For God’s sake, preclude prayer in school

If I had the power to offer a compromise to the advocates of school prayer, I would make the following proposal: A prayer could be offered in public school, as long as they agreed my minister would be the one to offer it.

But here’s the catch: My minister is one of those “liberal” preachers who believes Christianity should have more to do with the decency we show others than the scripture we recite.

He doesn’t believe the Bible can, or should, be read literally. He sees a loving and forgiving God, not a vengeful one. In other words, his perception of the Christian faith is about as far removed as possible from that of the most vocal proponents of prayer in public schools. And his prayer, my offer would stipulate, would reflect those differences.

Would they accept this offer? Not a chance. They would politely explain that what is needed in school is real prayer reflecting true Christian beliefs. And that, of course, is precisely the point.

Advocates of school prayer don’t want just any prayer in public schools; they want their kind of prayer. This aspect is overlooked in much of the public debate. Arguing whether to permit school-organized prayer is, as an abstract issue, a largely meaningless exercise for some.

It only becomes real when we address the harder question: Assuming school prayer were permitted, whose prayer would be given? Who would control the pulpit, or, in this case, the school’s public address system? With that control would come the power to decide whose ideas would be expressed, whose viewpoint would dominate and, ultimately, whose agenda would be advanced.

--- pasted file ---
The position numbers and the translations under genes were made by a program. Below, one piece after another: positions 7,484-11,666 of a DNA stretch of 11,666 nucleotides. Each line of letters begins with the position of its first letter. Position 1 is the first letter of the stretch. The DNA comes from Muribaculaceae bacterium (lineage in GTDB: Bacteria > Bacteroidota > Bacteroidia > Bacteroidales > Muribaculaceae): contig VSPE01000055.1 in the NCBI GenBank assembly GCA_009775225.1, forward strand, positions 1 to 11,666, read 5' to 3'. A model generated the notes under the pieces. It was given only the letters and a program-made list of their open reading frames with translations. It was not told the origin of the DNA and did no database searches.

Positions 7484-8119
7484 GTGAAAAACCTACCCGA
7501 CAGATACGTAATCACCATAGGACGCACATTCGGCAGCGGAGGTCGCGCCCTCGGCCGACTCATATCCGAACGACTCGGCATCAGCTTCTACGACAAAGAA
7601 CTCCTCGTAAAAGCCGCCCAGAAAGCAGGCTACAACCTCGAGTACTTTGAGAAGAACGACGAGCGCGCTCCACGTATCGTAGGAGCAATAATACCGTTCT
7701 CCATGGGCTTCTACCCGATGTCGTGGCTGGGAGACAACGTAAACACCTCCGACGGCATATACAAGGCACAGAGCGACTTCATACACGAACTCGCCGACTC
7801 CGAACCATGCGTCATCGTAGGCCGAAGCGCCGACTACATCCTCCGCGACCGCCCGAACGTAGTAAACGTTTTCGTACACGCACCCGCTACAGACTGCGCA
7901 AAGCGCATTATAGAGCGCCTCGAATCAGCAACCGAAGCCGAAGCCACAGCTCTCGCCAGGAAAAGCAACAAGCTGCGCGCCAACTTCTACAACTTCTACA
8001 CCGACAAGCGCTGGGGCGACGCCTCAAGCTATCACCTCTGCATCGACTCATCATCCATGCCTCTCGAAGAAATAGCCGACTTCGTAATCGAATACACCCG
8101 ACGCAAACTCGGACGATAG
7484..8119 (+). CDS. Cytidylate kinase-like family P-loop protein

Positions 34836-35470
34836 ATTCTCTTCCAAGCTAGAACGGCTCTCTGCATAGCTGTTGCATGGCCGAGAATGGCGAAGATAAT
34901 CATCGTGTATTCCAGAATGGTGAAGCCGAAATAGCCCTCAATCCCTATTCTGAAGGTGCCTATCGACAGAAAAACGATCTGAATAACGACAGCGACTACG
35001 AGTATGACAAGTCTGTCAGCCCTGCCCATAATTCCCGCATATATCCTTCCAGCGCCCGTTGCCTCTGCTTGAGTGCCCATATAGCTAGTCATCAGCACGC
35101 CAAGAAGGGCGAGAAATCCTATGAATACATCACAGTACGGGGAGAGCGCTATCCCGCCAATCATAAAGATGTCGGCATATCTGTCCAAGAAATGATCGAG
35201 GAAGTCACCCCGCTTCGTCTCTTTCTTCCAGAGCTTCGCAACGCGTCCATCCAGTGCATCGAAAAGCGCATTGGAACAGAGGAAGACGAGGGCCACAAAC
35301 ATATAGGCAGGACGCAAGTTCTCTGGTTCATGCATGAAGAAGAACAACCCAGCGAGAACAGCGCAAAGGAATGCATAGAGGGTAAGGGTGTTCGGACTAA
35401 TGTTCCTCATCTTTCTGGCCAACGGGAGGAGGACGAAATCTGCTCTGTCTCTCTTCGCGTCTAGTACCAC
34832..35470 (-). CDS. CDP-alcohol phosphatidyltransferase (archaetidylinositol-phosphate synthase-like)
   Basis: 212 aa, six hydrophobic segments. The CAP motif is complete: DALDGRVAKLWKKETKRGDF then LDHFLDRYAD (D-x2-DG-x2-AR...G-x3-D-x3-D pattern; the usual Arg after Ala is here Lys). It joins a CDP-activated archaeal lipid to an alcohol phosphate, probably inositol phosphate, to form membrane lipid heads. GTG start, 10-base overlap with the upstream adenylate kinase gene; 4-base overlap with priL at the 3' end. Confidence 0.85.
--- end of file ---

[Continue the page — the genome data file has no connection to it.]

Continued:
Certainly prayer is about worshiping God, but it is also about the advocacy of ideas. Most prayers offered aloud and in public are written more for the benefit of an earthly audience than for a heavenly one. The goal is to persuade those in the crowd – to bring them around to the speaker’s religious, social and political viewpoint, to give them religion, as defined by the speaker.

The strongest advocates of school prayer are those who believe that religion is the most important thing in life. Yet, at the same time, they criticize the government as utterly incapable of doing anything right.